The world truly woke up to the threat of climate change on Friday 2 February 2007 when a report from the Intergovernmental Panel on Climate Change concluded that humanity’s activities were – beyond all reasonable doubt – driving dangerous global warming. It remains the seminal moment, and the IPCC’s work was recognised with the award of the Nobel peace prize, shared with Al Gore.
How things change. Given much of the recent reporting of the IPCC’s work, you’d be forgiven for thinking it’s a tinpot group of green zealots, rather than the greatest feat of global scientific cooperation ever seen. Its reports are approved and endorsed by every nation on the planet, making it utterly unique and authoritative.
The most recent “controversy” was over the IPCC’s special report on renewable energy. “Its launch was hijacked by Greenpeace, with the actual report buried until weeks later,” screamed critics. Here’s what they failed, for some reason, to tell you.
1. The summary for policy makers (SPM) was released before the full report for the very same reason that gives the IPCC its unique clout. The SPM is discussed and then approved by all 194 countries, which means some changes are made to the draft. Those changes need to then be woven back into the full report, 1000 pages in this case. That takes time, but the SPM is already widely available. Suppressing the SPM until the revisions to the full report are made is simply impossible.
2. The scientist who works for Greenpeace, Sven Teske, was one of nine lead authors for the relevant chapter, one of whom worked for an oil company. The ultimate responsibility for the chapter, one of 11 in the report, was with two coordinating lead authors. Overall, 120 scientists authored the report, and there were 269 contributors and 340 or so reviewers.
3. The research suggesting 80% of electricity could be generated from renewable source by 2050 was in a Greenpeace report. But far more saliently, it was also peer reviewed and published in a respected scientific journal. It was the latter, not the former, that was part of the IPCC report.
4. The press release for the special report on renewables makes clear that over 160 scientific scenarios for the expansion of green energy sources were examined, with four looked at in depth. The most optimistic suggests 77% use by 2050, the least optimistic – cited in the next paragraph – suggest just 15%.
Has the IPCC made mistakes in its communication? Most certainly. The response to the revelation that in one 3,000-page report there was an erroneous claim that Himalayan glaciers could melt by 2035 was extremely clumsy and counter-productive. Lessons have been learned and implemented to try to prevent future repeats, though no system will be foolproof in such a giant endeavour.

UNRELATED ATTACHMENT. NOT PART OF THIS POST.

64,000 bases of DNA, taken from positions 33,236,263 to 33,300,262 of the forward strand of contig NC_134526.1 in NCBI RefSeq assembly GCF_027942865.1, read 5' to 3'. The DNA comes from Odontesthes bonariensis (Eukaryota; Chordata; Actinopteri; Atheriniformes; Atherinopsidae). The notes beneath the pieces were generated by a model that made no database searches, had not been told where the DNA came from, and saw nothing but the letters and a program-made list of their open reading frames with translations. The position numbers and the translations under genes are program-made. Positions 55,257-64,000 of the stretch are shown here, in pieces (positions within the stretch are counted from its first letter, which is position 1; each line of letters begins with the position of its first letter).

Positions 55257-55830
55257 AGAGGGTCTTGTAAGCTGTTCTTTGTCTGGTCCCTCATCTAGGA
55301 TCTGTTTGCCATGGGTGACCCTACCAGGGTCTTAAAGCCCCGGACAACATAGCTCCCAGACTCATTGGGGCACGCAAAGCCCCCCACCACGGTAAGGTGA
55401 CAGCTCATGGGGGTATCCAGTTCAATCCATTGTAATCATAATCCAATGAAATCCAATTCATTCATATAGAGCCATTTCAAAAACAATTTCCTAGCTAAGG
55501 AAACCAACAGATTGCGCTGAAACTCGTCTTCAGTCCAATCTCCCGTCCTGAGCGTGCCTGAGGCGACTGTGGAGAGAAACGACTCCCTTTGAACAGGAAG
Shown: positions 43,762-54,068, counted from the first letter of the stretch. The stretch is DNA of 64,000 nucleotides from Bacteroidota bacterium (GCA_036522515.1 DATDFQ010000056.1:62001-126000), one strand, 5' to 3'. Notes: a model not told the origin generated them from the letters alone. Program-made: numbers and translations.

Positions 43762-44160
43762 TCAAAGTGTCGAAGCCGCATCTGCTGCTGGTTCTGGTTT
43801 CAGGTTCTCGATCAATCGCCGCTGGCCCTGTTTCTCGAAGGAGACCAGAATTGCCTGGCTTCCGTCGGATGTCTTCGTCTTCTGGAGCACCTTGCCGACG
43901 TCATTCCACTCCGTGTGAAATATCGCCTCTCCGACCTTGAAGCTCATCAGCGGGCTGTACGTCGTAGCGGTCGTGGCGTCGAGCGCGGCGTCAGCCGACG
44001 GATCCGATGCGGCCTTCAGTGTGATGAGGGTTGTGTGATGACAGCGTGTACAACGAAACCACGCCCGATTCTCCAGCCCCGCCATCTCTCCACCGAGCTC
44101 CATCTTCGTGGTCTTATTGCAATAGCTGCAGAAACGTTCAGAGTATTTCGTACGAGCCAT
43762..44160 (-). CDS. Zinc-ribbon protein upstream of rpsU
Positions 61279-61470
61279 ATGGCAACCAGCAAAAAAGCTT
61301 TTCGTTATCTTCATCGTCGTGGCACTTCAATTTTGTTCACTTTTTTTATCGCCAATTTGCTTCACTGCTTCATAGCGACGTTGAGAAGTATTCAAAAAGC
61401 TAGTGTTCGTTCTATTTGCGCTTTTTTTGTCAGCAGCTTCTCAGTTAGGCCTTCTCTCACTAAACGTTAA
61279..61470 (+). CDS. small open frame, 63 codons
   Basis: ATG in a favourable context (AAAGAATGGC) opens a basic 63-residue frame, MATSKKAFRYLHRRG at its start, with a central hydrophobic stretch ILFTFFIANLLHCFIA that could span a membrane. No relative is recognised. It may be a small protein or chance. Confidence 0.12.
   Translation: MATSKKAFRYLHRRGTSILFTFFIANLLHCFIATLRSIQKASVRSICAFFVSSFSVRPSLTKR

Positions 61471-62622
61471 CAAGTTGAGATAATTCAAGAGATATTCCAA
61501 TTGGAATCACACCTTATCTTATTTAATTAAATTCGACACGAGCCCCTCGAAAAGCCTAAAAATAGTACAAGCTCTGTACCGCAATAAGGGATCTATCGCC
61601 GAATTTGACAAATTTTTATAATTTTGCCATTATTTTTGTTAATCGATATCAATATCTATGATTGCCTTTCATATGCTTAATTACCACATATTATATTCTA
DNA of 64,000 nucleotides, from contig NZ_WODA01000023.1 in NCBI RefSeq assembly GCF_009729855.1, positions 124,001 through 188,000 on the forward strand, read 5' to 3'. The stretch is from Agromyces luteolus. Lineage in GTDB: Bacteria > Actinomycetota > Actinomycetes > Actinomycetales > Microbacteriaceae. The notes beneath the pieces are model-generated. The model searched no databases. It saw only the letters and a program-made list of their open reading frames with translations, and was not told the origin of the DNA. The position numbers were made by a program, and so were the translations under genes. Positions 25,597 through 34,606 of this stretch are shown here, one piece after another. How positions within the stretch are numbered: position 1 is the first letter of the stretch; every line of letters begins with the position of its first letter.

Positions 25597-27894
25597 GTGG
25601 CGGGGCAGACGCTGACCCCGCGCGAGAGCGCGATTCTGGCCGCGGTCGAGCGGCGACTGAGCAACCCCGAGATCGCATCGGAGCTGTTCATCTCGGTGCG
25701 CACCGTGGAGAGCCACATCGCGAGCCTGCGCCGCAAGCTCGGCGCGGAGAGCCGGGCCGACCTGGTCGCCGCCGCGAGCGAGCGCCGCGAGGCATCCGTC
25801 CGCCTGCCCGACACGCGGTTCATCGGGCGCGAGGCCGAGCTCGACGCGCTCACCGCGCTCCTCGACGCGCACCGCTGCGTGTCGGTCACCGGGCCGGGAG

Does the IPCC’s crucial work make it above journalistic scrutiny or criticism? Absolutely not. Journalists should work without fear or favour, and I have done so myself in relation to information in the US diplomatic cables obtained by Wikileaks on how some senior IPCC figures were appointed.
Some critics has gone so far as to suggest that NGO scientists have no place as authors for IPCC reports. You’d think Nature, the most prestigious science journal publishers in the world, would agree. But they don’t. In fact they take quite the opposite view. An editorial in the August edition of Nature Climate Change (free registration) states:
Widening the circle of expertise and information contributing to the IPCC is essential for the organization’s evolution, and the [renewable energy] report should be commended in that regard. Some of the greatest insights into how we cope with climate change could come from such diversity, be that in the form of authors with industry or advocacy links, sources of information outside of journals, or meta-analyses
It is true that a perception of bias can be damaging, even if it is groundless. But that perception comes from biased reporting, shorn of proper context and omitting crucial facts.
The real IPCC scandal is altogether different. For a body of such unique global importance, its secretariat is scandalously tiny – just 12 staff. Not so long ago it was half that number. Its annual budget is a mere few million dollars, with just a single communications professional. It’s a miracle they get anything out.
How can this be? Ironically, it is once again for the same reason that gives the IPCC its unique authority. If you think getting 194 nations to agree on global warming, try getting 194 nations to agree on raising their subscription fees.
The IPCC certainly needs to communicate better and it needs the resources to do so. That, in my opinion, is something worth screaming about.
Note: In point 2 above in the original post I was did not use the IPPC’s exact terminology for the different author role, i.e. lead and coordinating lead. That’s now corrected. My thanks to Richard Klein.